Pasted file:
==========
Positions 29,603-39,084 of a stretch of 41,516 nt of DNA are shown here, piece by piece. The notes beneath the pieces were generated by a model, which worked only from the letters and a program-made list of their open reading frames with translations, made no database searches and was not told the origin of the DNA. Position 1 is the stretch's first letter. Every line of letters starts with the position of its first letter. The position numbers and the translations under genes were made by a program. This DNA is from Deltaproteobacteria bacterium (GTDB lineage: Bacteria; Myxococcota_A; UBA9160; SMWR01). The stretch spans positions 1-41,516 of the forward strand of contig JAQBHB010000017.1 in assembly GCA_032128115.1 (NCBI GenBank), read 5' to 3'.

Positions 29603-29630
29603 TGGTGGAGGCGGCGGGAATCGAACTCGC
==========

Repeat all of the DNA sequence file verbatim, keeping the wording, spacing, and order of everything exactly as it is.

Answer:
Positions 29,603-39,084 of a stretch of 41,516 nt of DNA are shown here, piece by piece. The notes beneath the pieces were generated by a model, which worked only from the letters and a program-made list of their open reading frames with translations, made no database searches and was not told the origin of the DNA. Position 1 is the stretch's first letter. Every line of letters starts with the position of its first letter. The position numbers and the translations under genes were made by a program. This DNA is from Deltaproteobacteria bacterium (GTDB lineage: Bacteria; Myxococcota_A; UBA9160; SMWR01). The stretch spans positions 1-41,516 of the forward strand of contig JAQBHB010000017.1 in assembly GCA_032128115.1 (NCBI GenBank), read 5' to 3'.

Positions 29603-29630
29603 TGGTGGAGGCGGCGGGAATCGAACTCGC